|Kernel Methods for Predicting and Filtering Protein-Protein Interaction Data
Department of Computer Science
Colorado State University
Monday, September 12, 2005
E203 Engineering Building
Most proteins perform their function by interacting with other proteins. Therefore, information about the network of interactions that occur in a cell can greatly increase our understanding of protein function. Experimental assays that probe interaction networks on a large scale are now available; and yet, interaction networks of even well studied organisms are still sketchy at best, and a need for computational methods for predicting novel interactions still exists. Moreover, the experimental data is highly noisy, so methods for assigning confidence levels to such data are also required.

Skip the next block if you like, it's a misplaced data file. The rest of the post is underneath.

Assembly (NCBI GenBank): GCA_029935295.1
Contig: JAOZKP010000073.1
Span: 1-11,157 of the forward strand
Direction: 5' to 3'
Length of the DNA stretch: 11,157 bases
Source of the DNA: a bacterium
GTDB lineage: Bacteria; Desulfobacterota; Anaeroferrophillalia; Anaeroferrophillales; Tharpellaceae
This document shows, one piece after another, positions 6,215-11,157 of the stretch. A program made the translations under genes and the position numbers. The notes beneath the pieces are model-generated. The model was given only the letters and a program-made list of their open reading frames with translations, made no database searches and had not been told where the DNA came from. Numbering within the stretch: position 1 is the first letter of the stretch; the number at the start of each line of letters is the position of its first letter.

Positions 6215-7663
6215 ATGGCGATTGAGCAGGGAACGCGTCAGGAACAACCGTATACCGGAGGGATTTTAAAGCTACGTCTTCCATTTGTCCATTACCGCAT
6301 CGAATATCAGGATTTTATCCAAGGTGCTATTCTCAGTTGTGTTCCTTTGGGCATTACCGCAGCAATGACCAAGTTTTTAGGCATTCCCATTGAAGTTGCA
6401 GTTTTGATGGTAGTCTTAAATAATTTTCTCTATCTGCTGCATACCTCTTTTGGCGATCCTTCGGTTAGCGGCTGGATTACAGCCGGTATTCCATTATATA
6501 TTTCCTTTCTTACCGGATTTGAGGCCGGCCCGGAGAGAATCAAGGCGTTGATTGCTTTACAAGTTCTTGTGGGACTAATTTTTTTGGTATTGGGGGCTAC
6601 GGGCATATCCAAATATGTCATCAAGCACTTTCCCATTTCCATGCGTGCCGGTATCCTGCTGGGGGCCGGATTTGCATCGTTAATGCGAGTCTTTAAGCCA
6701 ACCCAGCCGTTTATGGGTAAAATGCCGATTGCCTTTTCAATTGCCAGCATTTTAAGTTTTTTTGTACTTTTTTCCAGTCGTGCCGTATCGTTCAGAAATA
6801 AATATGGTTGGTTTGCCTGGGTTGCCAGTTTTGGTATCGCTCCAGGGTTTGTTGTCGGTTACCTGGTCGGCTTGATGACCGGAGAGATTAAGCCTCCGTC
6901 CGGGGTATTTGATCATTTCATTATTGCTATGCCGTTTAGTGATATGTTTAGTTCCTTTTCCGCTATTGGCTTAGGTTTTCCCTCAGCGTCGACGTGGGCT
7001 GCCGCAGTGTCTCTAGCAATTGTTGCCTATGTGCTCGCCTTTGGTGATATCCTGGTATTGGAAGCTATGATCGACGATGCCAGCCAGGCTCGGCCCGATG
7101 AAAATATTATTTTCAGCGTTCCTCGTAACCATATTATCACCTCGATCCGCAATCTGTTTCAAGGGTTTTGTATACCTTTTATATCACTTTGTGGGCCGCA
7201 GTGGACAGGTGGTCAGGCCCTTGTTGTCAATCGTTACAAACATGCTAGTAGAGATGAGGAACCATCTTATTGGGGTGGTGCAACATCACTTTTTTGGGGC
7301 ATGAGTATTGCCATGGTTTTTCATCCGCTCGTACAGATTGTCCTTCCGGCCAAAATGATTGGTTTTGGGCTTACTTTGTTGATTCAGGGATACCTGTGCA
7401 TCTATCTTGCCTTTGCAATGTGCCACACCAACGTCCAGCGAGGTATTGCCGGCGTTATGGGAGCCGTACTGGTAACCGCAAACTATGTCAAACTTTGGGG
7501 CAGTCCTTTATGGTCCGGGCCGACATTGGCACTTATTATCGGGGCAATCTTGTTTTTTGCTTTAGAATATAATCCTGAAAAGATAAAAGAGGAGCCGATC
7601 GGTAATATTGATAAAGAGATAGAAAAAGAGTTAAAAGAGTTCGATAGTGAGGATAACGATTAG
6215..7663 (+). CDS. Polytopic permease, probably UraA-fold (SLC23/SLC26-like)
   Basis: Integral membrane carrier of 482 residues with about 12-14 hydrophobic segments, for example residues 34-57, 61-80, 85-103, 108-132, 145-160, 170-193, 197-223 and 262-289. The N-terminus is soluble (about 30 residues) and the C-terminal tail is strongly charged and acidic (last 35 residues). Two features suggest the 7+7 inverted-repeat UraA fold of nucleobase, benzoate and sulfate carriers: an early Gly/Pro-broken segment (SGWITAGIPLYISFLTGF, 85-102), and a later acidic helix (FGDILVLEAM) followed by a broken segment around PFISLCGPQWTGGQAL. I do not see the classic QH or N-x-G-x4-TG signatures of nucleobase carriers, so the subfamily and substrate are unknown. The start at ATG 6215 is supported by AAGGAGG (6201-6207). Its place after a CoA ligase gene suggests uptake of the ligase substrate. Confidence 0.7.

We present kernel methods for both tasks that use a variety of data sources, including protein sequences, annotations of protein function, local properties of the network, and interactions in different species.
A classifier trained to predict interactions in yeast retrieves close to 80% of a set of trusted interactions at a false positive rate of 1%, demonstrating the ability of our method to make accurate predictions despite the sizable fraction of false positives that are known to exist in interaction databases.
[Refreshments will be served at 3:45 p.m. in Room 008 of the Statistics Building]